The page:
March 31, 2019 Sponsored Story
The Woodside Café, owned and operated by the long-time proprietors of Sean Ogs, is evolving much like the neighborhood.
The restaurant, known best for its Irish breakfasts, corned beef and Irish chicken curries, is now catering to a global clientele, offering traditional central and south American dishes as well as thin crust pizza targeting younger residents.
The cafe, located at 60-06 Woodside Ave., was bought in 2008 by Jimmy O’Sullivan and Paul Dillane, both from County Kerry, Ireland. The pair established Sean Ogs, two doors down, in 1998 and decided that a café that targeted families was the perfect fit.
They bought the former Rainbow Diner, which was a long-time favorite among the Irish community, that had served traditional Irish food for years. They quickly renovated the space, changed the name to “Woodside Café” and retained the entire staff. They kept the core menu and have added a number of dishes since.
Ownership of the café provided them with an additional benefit—a large kitchen that could serve both the café and Sean Ogs, which did not offer food at the time. The kitchen is located at the back of the establishment, and it links the bar and cafe together. Therefore, the same menu is offered at both venues.
“We offer great food in two very different environments,” Jimmy said. “Some people prefer to have a quiet meal with their family in the café, while others want to eat while enjoying a glass of beer at Sean Ogs.”
Sean Ogs, he said, is particularly popular in summer months with its outdoor seating.
Jimmy said another big draw is the location.
“We are so accessible–about a block away from the 61st Street train station and so close to a number of bus routes and the Long Island Rail Road. It’s easy for family and friends to meet up here,” he said. “In fact, many people rent out our space for parties because we offer a great location and great food.”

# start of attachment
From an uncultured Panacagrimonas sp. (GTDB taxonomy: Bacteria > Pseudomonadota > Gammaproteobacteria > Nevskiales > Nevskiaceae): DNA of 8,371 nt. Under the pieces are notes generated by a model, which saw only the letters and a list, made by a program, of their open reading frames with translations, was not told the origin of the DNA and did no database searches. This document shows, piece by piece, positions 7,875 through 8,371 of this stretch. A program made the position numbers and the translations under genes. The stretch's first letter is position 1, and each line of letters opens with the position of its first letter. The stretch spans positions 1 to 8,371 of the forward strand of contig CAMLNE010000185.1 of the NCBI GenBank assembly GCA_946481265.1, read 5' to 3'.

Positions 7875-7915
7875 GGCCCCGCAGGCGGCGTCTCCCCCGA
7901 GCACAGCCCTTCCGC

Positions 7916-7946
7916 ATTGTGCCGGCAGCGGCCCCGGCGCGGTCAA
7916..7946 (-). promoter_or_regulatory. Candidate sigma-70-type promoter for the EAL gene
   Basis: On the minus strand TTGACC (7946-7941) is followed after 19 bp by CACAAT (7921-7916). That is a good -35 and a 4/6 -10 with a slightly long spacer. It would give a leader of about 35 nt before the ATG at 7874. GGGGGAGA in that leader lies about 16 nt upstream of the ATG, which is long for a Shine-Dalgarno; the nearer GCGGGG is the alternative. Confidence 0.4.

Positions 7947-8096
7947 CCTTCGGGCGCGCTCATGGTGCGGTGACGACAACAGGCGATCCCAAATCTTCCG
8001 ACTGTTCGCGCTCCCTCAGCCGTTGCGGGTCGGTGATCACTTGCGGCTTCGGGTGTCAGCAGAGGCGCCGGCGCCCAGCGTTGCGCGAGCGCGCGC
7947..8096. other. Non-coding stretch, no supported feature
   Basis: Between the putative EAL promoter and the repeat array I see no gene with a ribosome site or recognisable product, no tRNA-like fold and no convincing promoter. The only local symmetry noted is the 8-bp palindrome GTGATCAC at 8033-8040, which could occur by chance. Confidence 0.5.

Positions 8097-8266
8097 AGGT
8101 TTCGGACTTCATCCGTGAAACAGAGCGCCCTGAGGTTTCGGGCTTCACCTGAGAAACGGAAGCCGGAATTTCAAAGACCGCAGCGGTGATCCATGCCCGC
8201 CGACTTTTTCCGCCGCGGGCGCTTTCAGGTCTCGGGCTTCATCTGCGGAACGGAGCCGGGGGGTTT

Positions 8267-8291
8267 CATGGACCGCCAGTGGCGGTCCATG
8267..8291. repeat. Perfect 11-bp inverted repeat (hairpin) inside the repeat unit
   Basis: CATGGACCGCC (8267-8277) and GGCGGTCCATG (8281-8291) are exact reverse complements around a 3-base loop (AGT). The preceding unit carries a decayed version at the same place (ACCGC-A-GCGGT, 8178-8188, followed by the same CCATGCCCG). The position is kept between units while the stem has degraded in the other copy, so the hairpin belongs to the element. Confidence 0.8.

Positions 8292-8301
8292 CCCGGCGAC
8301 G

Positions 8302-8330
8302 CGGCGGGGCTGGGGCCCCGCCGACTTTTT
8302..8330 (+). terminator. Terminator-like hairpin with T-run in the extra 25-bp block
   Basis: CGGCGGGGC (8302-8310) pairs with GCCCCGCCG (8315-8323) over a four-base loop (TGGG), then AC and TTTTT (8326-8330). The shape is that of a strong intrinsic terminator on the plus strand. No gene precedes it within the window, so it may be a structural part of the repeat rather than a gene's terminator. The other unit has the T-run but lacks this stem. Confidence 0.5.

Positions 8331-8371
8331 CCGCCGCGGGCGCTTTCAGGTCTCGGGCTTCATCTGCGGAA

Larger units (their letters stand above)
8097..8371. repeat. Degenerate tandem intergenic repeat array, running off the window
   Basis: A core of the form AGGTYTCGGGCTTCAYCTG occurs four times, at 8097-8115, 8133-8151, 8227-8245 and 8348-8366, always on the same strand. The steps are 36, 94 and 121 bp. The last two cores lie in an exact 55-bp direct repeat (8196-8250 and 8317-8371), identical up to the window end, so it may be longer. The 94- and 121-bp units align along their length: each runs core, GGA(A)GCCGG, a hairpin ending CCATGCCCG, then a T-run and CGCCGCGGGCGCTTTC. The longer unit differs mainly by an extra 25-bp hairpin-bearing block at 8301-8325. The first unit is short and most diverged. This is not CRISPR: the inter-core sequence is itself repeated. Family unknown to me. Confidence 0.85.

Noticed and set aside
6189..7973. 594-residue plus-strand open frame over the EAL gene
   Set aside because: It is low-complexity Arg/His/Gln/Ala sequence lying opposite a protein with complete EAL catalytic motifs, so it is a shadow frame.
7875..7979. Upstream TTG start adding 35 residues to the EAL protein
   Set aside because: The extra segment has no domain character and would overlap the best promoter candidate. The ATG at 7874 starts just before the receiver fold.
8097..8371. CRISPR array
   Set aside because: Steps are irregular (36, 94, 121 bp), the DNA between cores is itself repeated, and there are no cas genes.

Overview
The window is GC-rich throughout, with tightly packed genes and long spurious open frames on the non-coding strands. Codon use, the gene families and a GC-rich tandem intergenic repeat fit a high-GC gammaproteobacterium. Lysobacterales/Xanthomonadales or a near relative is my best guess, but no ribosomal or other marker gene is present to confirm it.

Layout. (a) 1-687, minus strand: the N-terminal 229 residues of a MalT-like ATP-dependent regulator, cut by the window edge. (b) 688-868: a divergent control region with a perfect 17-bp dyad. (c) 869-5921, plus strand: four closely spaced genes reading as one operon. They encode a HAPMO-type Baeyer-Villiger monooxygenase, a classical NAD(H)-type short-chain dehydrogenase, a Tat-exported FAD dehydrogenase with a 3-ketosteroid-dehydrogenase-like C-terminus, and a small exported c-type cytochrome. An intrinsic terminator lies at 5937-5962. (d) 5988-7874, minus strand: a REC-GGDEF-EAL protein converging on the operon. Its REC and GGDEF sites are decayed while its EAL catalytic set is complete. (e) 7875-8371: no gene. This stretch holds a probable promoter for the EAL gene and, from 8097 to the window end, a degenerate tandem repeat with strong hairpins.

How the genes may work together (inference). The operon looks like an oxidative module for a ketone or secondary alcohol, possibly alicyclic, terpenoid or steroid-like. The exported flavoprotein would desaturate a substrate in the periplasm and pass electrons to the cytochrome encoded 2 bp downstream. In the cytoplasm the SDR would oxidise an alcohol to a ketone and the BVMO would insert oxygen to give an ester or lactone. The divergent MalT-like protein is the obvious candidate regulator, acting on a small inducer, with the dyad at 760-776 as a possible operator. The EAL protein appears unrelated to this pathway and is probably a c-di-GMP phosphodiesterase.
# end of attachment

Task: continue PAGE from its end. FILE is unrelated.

He said many Mets fans also go to the café on their way to and from games.
The café’s menu has developed over time. While the core Irish menu has remained the same, breakfast items such as Chorizo & Eggs or Huevos Rancheros can be found alongside Irish sausage, beans and chips.
“Woodside, like most of New York, is constantly changing,” said Zoran, the manager who previous ran the Brick Café in Astoria. “We have immigrants coming in all the time as well young people coming in from other parts of the country.”
The café continues to grow with the community. The owners introduced thin-crust, Neapolitan pizza earlier this year that has proved popular.
They added a brick oven designed in Italy that operates at more than 700 degrees to bake their pizza. They then brought in a pizza master from Dillane’s restaurant Lilly’s in White Plains, NY, to teach them how to make the dough and bake the pies.
The pies are made from scratch and all the ingredients are locally sourced, Jimmy said.
Jimmy says that they are big on all things local. They are active members of the non-profit organization Woodside on the Move and donate supplies to the Woodside Neighborhood Association that paints over and cleans graffiti.
“We love Woodside and the people here,” Jimmy said. “That’s why we invested in Woodside and why we are so active in the neighborhood.”
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Woodside Café Hours
|Mon:||9:00 AM – 10:00 PM|
|Tue:||9:00 AM – 10:00 PM|
|Wed:||9:00 AM – 10:00 PM|
|Thu:||9:00 AM – 10:00 PM|
|Fri:||9:00 AM – 10:00 PM|
|Sat:||8:00 AM – 10:00 PM|
|Sun:||8:00 AM – 10:00 PM|